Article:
London Olympics: Security LessonsJason Cook Details Lessons Learned From Massive Event
By all accounts, the 2012 London Olympics were a resounding IT and information security success. Connectivity remained high, there were no broadcast or transmission glitches, and no sensitive data was breached or leaked. That was despite attackers actively attempting to disrupt and compromise the vast infrastructure that was created to support the Olympics, says Jason Cook, vice president of security for BT Americas.
Cook was part of the core team that helped design, implement and manage the massive IT and information security undertaking. And he says the success of the 2012 London Olympics IT endeavor was due not just to good planning, but also an unprecedented level of coordination and collaboration between all of the service providers involved, including BT, who collectively maintained a laser focus on the end result: making the Olympics a success.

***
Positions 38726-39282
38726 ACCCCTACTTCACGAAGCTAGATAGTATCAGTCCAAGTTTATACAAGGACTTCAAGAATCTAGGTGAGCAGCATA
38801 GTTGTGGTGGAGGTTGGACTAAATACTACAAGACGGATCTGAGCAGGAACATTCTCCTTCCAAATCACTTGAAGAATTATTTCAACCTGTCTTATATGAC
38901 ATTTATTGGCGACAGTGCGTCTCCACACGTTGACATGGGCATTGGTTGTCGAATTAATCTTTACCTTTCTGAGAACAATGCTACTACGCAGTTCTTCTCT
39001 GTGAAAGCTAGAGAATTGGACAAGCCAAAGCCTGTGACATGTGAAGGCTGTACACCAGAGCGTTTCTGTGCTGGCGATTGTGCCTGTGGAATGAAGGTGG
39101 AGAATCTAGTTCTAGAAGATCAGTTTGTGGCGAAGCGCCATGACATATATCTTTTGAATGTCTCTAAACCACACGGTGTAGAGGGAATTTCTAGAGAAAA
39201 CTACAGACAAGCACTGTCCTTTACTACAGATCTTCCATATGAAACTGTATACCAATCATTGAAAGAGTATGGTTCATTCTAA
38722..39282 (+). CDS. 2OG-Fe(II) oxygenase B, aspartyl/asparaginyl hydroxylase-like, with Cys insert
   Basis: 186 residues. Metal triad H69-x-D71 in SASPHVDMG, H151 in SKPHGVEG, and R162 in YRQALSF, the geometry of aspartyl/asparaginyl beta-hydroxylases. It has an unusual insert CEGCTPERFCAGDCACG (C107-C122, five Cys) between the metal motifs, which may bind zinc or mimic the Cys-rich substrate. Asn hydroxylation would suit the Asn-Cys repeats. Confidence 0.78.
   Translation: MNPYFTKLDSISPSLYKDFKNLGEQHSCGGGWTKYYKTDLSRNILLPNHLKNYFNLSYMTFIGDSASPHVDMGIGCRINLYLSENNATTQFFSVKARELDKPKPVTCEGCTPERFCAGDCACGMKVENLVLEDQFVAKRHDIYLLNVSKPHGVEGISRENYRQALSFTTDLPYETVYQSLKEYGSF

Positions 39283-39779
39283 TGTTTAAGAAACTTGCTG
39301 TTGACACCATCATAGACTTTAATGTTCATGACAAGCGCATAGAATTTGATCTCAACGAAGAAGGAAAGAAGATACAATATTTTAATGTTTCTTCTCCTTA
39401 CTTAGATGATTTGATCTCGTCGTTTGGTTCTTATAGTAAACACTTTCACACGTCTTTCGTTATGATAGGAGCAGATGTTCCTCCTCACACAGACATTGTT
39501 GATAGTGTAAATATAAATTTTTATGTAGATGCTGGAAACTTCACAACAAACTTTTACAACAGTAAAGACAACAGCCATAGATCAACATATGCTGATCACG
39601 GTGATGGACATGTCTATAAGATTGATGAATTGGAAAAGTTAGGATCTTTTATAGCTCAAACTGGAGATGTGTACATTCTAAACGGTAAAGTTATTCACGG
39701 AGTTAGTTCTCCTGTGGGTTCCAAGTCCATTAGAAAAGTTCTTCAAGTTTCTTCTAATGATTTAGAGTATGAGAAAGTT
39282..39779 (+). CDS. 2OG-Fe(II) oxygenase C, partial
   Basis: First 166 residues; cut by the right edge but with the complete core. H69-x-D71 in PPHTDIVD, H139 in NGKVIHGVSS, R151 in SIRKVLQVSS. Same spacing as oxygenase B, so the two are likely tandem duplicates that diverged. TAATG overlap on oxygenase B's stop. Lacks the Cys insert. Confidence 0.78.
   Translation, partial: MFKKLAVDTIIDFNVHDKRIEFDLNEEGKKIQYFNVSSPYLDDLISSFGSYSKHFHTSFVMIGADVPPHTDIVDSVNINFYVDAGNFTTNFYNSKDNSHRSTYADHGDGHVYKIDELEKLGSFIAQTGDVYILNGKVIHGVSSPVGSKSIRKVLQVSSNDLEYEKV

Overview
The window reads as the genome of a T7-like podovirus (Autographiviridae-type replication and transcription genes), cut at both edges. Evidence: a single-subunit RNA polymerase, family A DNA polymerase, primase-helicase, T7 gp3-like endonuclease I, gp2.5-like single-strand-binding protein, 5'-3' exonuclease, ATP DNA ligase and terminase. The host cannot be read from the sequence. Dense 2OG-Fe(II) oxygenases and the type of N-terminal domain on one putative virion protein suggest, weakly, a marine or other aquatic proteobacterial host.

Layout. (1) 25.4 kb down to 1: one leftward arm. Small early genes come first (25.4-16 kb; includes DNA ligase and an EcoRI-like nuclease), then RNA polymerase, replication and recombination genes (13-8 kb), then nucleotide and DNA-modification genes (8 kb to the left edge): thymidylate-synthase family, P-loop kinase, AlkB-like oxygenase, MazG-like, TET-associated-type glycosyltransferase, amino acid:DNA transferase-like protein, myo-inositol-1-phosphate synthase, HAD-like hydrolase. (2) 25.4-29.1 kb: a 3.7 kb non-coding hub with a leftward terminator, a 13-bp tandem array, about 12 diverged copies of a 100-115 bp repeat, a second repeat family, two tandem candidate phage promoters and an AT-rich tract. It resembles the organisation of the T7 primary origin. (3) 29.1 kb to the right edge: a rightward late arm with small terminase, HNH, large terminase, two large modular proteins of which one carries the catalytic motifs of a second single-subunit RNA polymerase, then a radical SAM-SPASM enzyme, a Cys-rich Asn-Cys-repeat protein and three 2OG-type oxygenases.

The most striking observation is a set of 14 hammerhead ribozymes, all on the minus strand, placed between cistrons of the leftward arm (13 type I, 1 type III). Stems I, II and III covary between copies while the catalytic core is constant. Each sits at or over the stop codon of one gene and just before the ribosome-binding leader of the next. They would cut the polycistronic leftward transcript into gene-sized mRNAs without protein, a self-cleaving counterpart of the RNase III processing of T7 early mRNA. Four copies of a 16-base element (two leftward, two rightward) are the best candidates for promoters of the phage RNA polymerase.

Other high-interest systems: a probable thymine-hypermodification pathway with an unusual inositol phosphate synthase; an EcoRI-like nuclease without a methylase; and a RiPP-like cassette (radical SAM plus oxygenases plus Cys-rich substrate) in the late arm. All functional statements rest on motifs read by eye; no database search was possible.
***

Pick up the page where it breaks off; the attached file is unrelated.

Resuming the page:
As the complexity of information security systems - and demand for information sharing - continues to increase, he argues that this type of cross-vendor collaboration must become the industry norm. In an interview recorded at RSA Conference 2015, Cook also discusses:
- How businesses can best identify their top information security pain points, to help best allocate their resources;
- BT's experience of supporting the 2012 London Olympics, and what lessons the organization learned from the experience;
- The need to keep ensuring that enterprise information security programs do not solely focus on technology, but rather the proper combination of people, processes and technology.
Cook leads BT Global Services' information security efforts across North America, Latin America and South America, working both as the organization's chief architect as well as its chief technical officer, as well as taking the security lead for the consumer packaged goods and global pharma and chemical industry verticals. A 20-year veteran of British Telecom, Cook previously served as the BT's IT director.